Read in 2014

These are all the books I read during my honours year, 2014. (Currently only starting from late July, because I still need to upload all my reviews from before that.)

  • Mother Night – Kurt Vonnegut (22–28 Jul 2014)
    ★★★★ American Howard W. Campbell, Jr., a spy during World War II, is now on trial in Israel as a Nazi war criminal. But is he really guilty?

  • The Devil’s Mixtape – Mary Borsellino (29 Jul–4 Aug 2014)
    ★★ An ambitious book dealing with Christianity, evil, murder, etc. but it fell flat for me. Full review »

  • Holes – Louis Sachar (5–6 Aug 2014)
    ★★★½ Stanley Yelnats is unjustly sent to a juvenile detention centre, where he must dig a lot of holes. Full review »

  • Where Earth Meets Water – Pia Padukone (11–13 Aug 2014)
    ★★★★ Karom has survived two disasters he shouldn’t have – 9/11 and the devastating 2004 tsunami – and struggles with guilt. He flies back from NYC to India, hoping to find some peace.

  • Barracuda – Christos Tsiolkas (25 Aug–3 Sep 2014)
    ★★★ The sad story of a good kid who goes to private school and becomes an asshole.

  • The Sound of Things Falling – Juan Gabriel Vásquez (4–15 Sep 2014)
    ★★★ A novel set in Colombia during the 1990s, with an infuriating protagonist. Full review »

  • Safe House – Chris Ewan (15–23 Sep 2014)
    ★★ This has been marketed as a thriller, but it really lacks the compelling, page-turning quality that “thriller” implies. It has, however, also been marketed as a mystery, which I think is the accurate label.

    It’s an alright book. There’s nothing particularly wrong with it, but I have to admit I probably wouldn’t have bought it if it hadn’t been cheap in the Kindle Store!

  • Breakfast of Champions – Kurt Vonnegut (14–27 Oct 2014)
    ★★ There’s usually a comforting kind of consistency with Kurt Vonnegut’s books – they’re never my favourites, with the characterisation being too shallow for that – but they’re witty, left-wing, and usually just kinda fun.

    Unfortunately, I didn’t find this one as fun. I kept getting the characters mixed up and then it all got a bit silly at the end.

  • Blood Of Spain: An Oral History of the Spanish Civil War – Ronald Fraser (22 Apr–31 Oct 2014)
    This oral history was, like, the secondary source that I used to guide my honours thesis-writing.

  • The Unexpected Vacation of George Thring – Alastair Puddick (29 Oct–3 Nov 2014)
    ★★★★★ A hilarious romp that speaks to the alienation of the average office worker. Full review »

  • The Cuckoo’s Calling (Cormoran Strike #1) – Robert Galbraith (25 Sep–12 Nov 2014)
    ★★★½ It was an intriguing mystery, but a little slow and I seriously hate this author’s habit of writing “phonetically” the dialogue of characters who are lower-class. It’s just so patronising, even though I’m sure that’s not the intent.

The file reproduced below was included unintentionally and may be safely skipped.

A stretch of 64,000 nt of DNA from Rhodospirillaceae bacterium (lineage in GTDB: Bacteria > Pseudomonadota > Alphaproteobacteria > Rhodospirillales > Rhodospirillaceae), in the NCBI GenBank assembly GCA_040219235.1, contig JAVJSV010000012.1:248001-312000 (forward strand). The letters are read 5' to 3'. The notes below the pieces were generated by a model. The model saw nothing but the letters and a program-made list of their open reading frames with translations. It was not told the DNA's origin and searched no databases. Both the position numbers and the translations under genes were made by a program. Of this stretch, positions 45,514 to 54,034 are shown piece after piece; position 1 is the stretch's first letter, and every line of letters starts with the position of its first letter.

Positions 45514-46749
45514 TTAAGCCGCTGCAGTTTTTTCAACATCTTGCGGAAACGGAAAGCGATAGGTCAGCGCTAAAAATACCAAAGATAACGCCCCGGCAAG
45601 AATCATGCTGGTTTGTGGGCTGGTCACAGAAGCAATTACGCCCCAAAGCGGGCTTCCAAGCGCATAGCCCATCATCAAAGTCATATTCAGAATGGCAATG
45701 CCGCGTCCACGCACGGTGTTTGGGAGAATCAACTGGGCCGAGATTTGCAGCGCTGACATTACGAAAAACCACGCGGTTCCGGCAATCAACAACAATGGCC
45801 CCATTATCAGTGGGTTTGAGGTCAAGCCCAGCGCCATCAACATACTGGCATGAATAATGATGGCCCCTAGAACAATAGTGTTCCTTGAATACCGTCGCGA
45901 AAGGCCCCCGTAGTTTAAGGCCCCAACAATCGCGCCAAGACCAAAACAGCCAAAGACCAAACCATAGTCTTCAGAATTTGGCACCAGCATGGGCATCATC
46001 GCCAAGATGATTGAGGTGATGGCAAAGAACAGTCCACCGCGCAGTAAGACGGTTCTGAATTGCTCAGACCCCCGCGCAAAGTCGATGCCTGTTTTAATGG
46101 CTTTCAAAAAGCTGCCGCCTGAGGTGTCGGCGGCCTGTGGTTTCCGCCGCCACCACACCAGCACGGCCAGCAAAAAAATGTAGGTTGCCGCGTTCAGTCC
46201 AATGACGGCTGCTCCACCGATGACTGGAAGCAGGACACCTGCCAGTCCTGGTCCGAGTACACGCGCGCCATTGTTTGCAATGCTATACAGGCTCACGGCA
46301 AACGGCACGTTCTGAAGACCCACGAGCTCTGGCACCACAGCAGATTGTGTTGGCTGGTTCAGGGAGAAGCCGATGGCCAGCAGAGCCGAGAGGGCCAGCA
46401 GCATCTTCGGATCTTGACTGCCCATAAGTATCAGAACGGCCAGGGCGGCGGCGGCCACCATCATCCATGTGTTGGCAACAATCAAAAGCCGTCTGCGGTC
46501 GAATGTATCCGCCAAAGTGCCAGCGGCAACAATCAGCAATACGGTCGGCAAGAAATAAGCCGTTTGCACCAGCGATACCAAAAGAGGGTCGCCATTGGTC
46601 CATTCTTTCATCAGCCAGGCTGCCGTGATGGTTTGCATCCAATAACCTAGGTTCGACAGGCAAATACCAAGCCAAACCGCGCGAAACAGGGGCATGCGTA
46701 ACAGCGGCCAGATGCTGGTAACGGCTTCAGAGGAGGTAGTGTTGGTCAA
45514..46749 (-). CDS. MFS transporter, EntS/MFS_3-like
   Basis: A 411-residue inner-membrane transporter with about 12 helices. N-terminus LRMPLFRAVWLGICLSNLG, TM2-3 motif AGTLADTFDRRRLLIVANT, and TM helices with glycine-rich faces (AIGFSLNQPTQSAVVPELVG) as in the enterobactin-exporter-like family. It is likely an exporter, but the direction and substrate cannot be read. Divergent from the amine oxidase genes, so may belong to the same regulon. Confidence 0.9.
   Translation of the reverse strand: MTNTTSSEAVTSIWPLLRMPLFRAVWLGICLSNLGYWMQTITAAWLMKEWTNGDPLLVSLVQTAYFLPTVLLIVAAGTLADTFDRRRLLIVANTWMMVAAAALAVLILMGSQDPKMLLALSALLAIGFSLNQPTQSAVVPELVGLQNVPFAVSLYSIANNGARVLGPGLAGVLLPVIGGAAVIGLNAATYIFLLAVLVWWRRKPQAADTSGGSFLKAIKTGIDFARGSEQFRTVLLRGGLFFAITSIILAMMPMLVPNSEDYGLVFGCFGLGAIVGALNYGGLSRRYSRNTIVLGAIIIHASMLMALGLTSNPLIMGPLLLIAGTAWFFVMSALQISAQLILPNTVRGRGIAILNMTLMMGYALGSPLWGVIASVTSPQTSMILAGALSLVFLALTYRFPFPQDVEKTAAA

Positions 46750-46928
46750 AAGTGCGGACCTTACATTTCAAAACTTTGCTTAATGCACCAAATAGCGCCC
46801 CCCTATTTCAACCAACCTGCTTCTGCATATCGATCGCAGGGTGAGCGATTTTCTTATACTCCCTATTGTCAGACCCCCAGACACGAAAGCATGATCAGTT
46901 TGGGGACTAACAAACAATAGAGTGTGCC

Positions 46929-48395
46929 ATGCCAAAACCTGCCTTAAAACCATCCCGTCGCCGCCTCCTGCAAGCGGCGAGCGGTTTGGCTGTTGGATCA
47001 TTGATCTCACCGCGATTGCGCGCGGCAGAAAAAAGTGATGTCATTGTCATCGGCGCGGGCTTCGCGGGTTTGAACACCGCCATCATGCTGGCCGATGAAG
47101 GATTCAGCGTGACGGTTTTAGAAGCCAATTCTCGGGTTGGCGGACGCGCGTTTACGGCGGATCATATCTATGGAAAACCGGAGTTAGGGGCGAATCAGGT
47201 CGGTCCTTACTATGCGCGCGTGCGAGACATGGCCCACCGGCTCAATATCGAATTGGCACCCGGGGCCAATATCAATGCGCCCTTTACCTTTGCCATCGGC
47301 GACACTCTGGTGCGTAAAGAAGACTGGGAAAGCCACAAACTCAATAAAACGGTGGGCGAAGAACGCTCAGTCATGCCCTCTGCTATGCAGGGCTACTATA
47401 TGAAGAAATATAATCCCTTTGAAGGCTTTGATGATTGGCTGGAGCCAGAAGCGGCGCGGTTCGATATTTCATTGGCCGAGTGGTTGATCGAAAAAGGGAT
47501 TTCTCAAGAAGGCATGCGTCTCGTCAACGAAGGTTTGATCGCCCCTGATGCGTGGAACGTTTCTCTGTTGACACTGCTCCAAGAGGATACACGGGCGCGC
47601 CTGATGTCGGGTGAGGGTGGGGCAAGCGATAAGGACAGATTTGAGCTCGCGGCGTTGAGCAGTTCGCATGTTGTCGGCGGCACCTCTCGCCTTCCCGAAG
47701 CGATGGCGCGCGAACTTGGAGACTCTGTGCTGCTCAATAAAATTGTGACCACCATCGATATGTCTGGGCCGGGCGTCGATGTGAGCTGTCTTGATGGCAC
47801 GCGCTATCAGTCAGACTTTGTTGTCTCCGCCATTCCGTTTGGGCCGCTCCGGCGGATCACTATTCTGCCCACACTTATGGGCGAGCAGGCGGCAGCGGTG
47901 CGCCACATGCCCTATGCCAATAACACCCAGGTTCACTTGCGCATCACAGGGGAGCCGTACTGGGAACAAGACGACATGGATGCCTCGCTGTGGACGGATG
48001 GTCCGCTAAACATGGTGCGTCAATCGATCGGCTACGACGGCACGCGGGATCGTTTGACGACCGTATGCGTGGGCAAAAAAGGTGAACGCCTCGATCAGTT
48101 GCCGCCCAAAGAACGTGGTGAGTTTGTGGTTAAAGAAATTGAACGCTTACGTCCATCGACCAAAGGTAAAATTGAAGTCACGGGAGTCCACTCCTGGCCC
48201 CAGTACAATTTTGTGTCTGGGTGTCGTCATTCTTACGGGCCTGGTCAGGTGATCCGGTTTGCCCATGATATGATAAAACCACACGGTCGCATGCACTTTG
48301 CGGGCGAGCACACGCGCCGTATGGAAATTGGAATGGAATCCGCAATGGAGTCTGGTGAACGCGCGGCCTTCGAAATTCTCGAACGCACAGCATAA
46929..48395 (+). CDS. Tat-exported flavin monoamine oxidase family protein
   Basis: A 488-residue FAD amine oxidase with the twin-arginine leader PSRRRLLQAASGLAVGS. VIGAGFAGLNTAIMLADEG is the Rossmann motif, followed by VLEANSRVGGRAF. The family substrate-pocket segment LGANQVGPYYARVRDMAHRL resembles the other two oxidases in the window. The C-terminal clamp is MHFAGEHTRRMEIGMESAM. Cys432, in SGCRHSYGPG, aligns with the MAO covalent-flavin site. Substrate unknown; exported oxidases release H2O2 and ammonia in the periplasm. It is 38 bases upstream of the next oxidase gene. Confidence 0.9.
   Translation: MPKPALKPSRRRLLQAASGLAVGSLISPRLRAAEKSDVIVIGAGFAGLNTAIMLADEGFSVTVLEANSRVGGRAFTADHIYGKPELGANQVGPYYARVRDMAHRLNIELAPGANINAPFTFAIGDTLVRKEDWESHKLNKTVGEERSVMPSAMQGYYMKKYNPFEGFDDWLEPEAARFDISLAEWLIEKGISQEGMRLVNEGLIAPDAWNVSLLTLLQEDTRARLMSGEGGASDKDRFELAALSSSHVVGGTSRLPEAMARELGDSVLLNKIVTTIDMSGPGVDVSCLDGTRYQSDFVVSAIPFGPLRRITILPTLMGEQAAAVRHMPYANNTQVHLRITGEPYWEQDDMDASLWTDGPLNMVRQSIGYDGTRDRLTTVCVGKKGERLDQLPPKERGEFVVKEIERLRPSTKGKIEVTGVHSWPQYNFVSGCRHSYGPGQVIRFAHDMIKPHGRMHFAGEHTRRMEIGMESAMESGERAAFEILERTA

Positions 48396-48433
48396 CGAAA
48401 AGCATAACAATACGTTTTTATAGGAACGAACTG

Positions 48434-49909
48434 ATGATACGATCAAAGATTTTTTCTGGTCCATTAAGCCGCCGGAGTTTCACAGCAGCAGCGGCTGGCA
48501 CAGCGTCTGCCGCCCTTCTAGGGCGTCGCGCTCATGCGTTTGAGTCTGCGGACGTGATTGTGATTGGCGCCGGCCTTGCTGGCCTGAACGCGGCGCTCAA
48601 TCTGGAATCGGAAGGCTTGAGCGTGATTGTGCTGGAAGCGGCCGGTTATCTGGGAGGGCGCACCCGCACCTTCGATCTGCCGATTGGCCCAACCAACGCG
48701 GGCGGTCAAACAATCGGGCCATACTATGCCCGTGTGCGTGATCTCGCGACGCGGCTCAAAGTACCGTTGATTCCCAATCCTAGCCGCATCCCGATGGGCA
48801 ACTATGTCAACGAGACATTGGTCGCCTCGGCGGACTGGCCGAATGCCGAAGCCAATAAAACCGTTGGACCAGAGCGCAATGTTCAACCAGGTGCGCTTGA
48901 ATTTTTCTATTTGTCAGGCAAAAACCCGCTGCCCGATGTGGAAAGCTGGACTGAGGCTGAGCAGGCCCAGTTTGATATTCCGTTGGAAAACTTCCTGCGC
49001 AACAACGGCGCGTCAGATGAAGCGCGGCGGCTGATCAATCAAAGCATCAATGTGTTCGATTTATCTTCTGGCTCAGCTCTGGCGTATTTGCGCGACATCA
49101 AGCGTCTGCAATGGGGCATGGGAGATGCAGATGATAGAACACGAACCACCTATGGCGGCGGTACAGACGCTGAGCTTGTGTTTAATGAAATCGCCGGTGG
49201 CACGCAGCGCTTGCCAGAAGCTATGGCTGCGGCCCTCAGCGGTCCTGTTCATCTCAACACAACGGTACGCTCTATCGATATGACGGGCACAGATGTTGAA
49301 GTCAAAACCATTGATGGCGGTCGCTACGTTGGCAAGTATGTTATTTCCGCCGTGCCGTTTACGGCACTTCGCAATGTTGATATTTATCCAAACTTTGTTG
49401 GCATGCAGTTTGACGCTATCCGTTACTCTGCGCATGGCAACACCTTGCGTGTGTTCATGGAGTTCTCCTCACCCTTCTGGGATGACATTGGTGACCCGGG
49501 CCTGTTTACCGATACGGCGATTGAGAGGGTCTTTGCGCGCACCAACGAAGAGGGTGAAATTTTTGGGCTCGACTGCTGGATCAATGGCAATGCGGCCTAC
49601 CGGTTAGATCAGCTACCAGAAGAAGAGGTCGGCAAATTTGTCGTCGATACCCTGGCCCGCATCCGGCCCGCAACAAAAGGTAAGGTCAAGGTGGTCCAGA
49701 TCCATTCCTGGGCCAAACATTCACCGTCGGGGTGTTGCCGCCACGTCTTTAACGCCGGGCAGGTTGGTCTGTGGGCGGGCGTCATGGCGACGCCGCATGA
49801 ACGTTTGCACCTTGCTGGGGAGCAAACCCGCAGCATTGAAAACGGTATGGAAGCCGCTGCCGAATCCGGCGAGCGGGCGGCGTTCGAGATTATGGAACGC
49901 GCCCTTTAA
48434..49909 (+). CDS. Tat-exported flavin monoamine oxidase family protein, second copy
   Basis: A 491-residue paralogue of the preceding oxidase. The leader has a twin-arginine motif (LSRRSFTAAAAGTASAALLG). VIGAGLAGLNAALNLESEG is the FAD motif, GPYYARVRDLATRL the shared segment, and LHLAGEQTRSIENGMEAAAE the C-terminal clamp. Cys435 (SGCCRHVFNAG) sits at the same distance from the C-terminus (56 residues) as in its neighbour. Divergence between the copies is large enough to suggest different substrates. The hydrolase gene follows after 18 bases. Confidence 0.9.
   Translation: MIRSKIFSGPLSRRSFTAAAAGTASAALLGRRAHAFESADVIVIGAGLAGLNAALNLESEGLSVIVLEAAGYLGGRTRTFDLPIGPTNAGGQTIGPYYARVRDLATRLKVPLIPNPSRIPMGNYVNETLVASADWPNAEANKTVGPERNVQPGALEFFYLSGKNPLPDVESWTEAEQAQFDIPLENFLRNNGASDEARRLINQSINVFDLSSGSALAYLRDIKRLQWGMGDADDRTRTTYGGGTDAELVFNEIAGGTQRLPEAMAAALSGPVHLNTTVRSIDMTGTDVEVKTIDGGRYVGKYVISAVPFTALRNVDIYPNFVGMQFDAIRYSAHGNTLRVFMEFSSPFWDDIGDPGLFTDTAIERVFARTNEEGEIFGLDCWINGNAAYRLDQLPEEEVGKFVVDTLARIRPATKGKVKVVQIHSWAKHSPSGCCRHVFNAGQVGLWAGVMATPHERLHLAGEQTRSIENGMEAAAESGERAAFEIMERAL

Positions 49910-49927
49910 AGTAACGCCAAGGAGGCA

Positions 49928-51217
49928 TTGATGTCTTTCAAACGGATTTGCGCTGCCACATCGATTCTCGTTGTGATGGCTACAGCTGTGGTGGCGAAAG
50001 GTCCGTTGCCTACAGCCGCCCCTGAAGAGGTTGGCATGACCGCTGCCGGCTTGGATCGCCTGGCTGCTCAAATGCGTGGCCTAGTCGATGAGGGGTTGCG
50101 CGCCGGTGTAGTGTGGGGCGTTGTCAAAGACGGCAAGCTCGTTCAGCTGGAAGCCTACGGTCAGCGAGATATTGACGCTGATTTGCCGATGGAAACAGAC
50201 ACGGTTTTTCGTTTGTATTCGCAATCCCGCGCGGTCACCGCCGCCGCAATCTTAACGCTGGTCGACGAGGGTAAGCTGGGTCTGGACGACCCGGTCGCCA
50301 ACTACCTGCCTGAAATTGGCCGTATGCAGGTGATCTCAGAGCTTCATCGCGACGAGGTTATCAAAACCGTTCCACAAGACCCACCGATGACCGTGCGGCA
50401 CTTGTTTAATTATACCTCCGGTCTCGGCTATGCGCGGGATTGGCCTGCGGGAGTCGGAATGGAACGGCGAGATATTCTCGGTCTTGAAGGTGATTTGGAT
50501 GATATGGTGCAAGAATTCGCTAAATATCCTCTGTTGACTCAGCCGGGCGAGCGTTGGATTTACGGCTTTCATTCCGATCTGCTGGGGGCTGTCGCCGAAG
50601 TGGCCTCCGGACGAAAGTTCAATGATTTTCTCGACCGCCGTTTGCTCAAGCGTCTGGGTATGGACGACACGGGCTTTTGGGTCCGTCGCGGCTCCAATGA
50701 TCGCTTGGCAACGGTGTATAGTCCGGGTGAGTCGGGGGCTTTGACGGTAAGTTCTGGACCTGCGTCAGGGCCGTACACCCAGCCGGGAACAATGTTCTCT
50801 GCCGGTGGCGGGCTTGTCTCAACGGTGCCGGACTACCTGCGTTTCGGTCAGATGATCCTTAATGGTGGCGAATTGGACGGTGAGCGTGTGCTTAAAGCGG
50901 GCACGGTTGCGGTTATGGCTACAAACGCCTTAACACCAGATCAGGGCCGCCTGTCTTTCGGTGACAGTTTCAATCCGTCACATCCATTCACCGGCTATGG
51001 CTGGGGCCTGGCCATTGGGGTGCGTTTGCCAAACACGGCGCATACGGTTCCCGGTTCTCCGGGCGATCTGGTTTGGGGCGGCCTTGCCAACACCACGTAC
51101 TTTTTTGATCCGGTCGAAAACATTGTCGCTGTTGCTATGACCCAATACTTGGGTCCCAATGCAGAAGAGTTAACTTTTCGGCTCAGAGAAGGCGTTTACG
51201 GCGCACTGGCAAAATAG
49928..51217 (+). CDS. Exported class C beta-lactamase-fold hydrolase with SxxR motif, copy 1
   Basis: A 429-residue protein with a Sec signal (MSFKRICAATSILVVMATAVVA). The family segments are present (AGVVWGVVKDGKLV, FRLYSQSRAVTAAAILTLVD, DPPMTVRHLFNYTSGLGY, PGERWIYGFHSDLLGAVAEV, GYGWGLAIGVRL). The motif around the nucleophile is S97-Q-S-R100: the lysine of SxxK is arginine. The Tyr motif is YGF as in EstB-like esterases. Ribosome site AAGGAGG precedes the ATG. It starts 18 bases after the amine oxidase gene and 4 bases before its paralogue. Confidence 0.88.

• Secret Son – Laila Lalami (12–14 Nov 2014)
    ★★★★ A young man living in a poor suburb of Casablanca finds out his father is not in fact dead, but wealthy and eager to get to know him. So begins a story about identity and Morocco’s class divisions in the aftermath of colonialism.

  • Out of It – Selma Dabbagh (14–18 Nov 2014)
    ★★ A novel following three siblings in Gaza during an Israeli bombing campaign. Full review »

  • Broken Bulbs – Eddie Wright (20 Nov 2014)
    ★ I think I’ve actually read this novella before, because parts of it gave me some strong déjà vu. Evidently I forgot I’d read it, probably because I didn’t think it was very good. It reminded me a bit of “Donnie Darko”, although I don’t remember that very well so take that comparison with a grain of salt.

    Mostly I didn’t get what the point of this book was. It didn’t tell an interesting story, but it didn’t seem to have any other point. Let’s hope I don’t inadvertently start reading it a third time!

  • Pink Carbide – E.S. Wynn (24 Nov 2014)
    ★★ A cyberpunk novel set in 22nd-century Los Angeles. Full review »

  • The Silkworm (Cormoran Strike #2) – Robert Galbraith (3–15 Dec 2014)
    ★★★★ A detective novel about a missing novelist, by the same author as the Harry Potter series.

  • The Lowland – Jhumpa Lahiri (16–18 Dec 2014)
    ★★★★★ Probably the best novel I’ve read all year.

  • A Land Without Jasmine – Wajdi Al-Ahdal (19 Dec 2014)
    ★★★ A Yemeni novella about the disappearance of a young woman, and also a critique of Yemeni society. Full review »

  • We Are All Completely Beside Ourselves – Karen Joy Fowler (21–24 Dec 2014)
    ★★★★★ The light-hearted, cheerful tone of this book belies the content, which is (in many parts) very dark. It deals with the serious issue of how our society treats animals; it also has a lot of comic relief that prevents this book becoming simply depressing. Overall, I thought it was brilliant, although if you don’t care about animals then the entire point of the book will be lost on you.

  • Touch – Adania Shibli (28 Dec 2014)
    ★★ A novella about a Palestinian girl.